Data would be collected to determine how effective the changes/improvements you have made have been. Again, you might then analyse the responses, reflect on these in your AR group, and record a comparative analysis of the way in which your different classes have improved.
• Reporting and Presentation, to draw together the project findings. A formal report will be written (and presented) from the group AR project.
At all stages of the AR projects you will be given substantial guidelines and assistance.
Two dates to mark
We will be meeting from 9:00-12:00 on the 2nd of March to collaborate on writing our ethics applications. These are due with the committee on the 9th of March.
We also have our second full day of PD on the 27th of April. This is intentionally during the study break so that teaching doesn't keep you from attending.
Both venues yet to be arranged but I'll let you know in due course
Action research - Queensland University of Technology experience
In the 1990s QUT successfully ran an action research programme as part of their professional development
Cohen, L., Manion, L. & Morrison, K. (2007). Research methods in education (6th ed.). Abingdon: Routledge.
Booth, W., Colomb, G., & Williams, J. (Eds.) (1995). The craft of research. Chicago: University of Chicago Press.
Creswell, J. W. (2002). Research design: Qualitative, quantitative and mixed methods approaches. Thousand Oaks: Sage Publications.
Wilkinson, D. (2000). The researcher's toolkit: The complete guide to practitioner research. London: RoutledgeFalmer.
Krueger, R. A. (1994). Focus groups: A practical guide for applied research. London: Sage Publications.
Questions from ethics applications
One of the questions that cropped up from the two applications that were put in for the February ethics committee was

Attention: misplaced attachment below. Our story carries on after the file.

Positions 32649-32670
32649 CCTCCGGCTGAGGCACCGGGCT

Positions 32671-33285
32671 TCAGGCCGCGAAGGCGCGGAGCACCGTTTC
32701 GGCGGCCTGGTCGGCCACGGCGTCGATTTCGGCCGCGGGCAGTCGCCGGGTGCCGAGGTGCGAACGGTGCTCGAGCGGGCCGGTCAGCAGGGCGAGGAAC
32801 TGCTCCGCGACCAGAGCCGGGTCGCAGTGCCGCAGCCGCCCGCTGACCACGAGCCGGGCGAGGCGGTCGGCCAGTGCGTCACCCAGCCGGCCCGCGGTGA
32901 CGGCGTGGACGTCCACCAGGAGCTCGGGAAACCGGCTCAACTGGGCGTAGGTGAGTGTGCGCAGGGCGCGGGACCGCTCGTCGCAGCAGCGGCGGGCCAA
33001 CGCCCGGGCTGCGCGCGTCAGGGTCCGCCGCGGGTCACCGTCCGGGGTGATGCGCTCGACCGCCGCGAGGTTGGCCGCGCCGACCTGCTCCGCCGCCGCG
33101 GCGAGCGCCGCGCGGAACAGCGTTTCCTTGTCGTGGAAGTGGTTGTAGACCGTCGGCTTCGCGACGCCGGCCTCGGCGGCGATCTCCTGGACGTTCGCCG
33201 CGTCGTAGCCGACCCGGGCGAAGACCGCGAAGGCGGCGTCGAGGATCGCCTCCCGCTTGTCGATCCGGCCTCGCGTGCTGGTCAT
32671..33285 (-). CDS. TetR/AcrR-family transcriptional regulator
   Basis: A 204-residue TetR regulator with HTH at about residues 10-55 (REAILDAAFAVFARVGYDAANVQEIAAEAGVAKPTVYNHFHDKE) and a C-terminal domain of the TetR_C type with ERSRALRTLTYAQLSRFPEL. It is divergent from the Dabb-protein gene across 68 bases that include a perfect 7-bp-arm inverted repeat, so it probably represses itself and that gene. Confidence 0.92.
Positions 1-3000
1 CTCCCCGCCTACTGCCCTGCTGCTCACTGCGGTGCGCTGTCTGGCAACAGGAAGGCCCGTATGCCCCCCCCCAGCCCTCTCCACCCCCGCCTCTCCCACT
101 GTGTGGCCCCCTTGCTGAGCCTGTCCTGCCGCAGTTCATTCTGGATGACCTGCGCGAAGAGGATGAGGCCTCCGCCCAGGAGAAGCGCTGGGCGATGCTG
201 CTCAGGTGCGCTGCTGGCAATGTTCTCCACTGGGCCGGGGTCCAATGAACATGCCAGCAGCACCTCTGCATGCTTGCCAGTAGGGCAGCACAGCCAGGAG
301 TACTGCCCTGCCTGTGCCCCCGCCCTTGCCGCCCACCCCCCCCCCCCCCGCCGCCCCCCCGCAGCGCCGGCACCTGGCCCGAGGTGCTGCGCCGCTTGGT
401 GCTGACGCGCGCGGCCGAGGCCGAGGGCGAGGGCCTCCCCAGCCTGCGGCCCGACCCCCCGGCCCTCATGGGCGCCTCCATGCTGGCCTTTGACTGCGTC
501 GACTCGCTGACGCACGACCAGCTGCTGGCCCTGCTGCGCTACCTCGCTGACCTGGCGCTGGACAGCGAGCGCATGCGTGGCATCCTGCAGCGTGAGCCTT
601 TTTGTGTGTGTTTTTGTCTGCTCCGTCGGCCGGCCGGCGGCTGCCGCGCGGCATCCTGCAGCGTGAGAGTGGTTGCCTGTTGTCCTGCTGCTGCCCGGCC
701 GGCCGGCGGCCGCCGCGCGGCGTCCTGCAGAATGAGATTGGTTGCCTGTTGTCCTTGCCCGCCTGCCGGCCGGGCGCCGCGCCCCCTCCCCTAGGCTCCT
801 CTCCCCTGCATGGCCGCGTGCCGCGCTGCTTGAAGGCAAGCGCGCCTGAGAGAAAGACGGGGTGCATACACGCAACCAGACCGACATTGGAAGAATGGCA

"If you are the teacher and you are doing the interviews, how do you address the power differential interfering with the responses of students."
So if you face this question once you've submitted your application or want to preempt it, here's an answer from Eileen
Brydon-Miller, M., Greenwood, D., & Maguire, P. (2003). Editorial. Action research, Vol. 1, No. 1, pp. 9-28.
Cardno, C. & Piggot-Irvine, E. (1996). Incorporating action research in school senior management training, International Journal of Educational Management, Vol. 10, No. 5, pp. 19-24.
Dick, B. (2001). Action research: Action and research. In S. Sankaran, B. Dick, R. Passfield & P. Swepson (Eds.), Effective change management using action learning and action research: Concepts, frameworks, processes, applications., Lismore N.S.W.: Southern Cross University Press, Australia, pp. 19-28.
Guba, E.G. & Lincoln, Y.S. (1994). Competing paradigms in qualitative research. In N.K. Denzin & Y.S. Lincoln (Eds.), Handbook of Qualitative Research, Thousand Oaks, CA: Sage, pp. 105-117.
Piggot-Irvine, E. & Bartlett, B. (2008). Evaluating action research. Wellington: NZCER.
TPA's research bag lunch - feel free to come along
Nicoletta and I are conducting an action research project evaluating the eLCC* Community of Practice in terms of autonomy and sustainability. We will be collecting and collating reflections and…Continue
Started by Tabitha Roder Mar 6, 2011.
...but my main question is something like this:What strategies are most effective in supporting Saudi students’ academic development in mainstream, degree-level programmes?Two concerns I have at this…Continue
Started by Marcus Thompson. Last reply by Marcus Thompson Feb 24, 2011.